President Obama's Syria quandary is like a man possessing a puzzle-piece without the puzzle. He holds the fragment in his hand, but, lacking the view of the whole, does not know what to do with it.
But in a deconstructive age intent on pulverizing the value system that makes authentic civilization and freedom possible (and not mere anarchy) the church must take on the prophetic function, pointing to the "straight and narrow way."
A millennial season is fading for the church and western civilization, and a period of tribulation is rising. I'm not saying The Millennium has come and is now going, or that The Tribulation is upon us. Rather, I use these terms in their broader symbolic sense, in which a "millennial season" signifies a period of favor for the church, and the advance of its message and ministries, while a tribulation-time symbolizes the withdrawal of that favor and the ensuing consequences.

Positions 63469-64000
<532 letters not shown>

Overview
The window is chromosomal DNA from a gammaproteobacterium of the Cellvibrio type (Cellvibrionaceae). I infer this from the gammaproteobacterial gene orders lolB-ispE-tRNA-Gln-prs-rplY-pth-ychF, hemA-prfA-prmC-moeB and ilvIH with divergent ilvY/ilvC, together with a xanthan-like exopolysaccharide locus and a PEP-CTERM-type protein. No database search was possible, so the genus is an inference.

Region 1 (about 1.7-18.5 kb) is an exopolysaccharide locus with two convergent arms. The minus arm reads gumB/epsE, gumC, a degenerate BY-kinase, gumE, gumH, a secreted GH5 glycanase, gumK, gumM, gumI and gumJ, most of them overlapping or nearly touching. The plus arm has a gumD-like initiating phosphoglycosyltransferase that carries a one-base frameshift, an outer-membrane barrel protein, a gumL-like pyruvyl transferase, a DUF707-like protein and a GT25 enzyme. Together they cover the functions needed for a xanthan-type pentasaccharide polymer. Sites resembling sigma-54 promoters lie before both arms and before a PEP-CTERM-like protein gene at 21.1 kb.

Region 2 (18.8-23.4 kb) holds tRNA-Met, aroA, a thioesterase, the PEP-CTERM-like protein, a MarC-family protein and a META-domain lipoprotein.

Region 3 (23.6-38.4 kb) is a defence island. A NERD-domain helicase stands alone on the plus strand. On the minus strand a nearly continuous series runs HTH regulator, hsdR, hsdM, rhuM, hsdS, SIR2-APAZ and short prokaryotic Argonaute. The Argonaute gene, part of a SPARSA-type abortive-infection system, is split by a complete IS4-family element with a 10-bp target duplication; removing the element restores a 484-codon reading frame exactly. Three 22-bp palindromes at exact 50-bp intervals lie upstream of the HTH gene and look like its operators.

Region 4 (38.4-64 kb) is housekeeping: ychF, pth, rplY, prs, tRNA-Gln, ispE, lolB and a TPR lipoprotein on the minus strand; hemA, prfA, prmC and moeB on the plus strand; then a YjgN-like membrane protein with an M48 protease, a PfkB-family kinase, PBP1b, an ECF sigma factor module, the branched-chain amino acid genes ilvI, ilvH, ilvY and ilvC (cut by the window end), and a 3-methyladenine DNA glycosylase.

The House of Representatives voted July 23 against proposals for atheist chaplains in the U.S. military. The vote was an overwhelming defeat for the idea. Only two Republicans and 171 Democrats voted for atheist chaplains. Contrary to what you may be reading, Christians should be disappointed and atheists should be glad.
There are two clear sides in this case, and they are not Trayvon Martin's cause on the one hand or George Zimmerman's support on the other. The real sides are exploitation or servanthood. For the body of Christ, there can be no question as to which side to take.
The President of the United States is in many ways like the CEO of Uncle Sam, Inc., the world' biggest corporation. As such, he, like all other top executives and presidents before him, sets corporate culture.